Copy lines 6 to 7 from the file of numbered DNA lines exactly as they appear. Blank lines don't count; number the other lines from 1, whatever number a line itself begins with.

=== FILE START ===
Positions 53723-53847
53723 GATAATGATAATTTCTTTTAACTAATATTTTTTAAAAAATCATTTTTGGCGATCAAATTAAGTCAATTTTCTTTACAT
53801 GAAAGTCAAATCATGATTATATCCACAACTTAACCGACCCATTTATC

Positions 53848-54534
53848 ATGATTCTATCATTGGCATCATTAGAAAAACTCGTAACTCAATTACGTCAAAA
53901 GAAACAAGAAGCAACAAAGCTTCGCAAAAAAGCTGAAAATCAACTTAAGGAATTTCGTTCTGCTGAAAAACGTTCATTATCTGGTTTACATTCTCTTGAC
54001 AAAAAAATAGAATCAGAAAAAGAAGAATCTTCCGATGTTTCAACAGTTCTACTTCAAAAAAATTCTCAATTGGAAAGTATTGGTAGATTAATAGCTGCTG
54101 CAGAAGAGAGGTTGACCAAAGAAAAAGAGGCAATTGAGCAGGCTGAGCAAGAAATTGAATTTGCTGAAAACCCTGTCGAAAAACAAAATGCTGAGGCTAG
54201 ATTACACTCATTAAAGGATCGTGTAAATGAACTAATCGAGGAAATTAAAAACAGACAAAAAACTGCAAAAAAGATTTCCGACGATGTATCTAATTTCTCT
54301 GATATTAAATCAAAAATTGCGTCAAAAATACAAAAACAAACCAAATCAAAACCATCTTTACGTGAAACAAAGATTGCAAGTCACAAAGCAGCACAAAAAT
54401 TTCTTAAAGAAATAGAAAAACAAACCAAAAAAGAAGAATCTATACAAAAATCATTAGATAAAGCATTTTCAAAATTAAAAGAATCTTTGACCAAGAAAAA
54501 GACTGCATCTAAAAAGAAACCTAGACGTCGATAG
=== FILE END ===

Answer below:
53901 GAAACAAGAAGCAACAAAGCTTCGCAAAAAAGCTGAAAATCAACTTAAGGAATTTCGTTCTGCTGAAAAACGTTCATTATCTGGTTTACATTCTCTTGAC
54001 AAAAAAATAGAATCAGAAAAAGAAGAATCTTCCGATGTTTCAACAGTTCTACTTCAAAAAAATTCTCAATTGGAAAGTATTGGTAGATTAATAGCTGCTG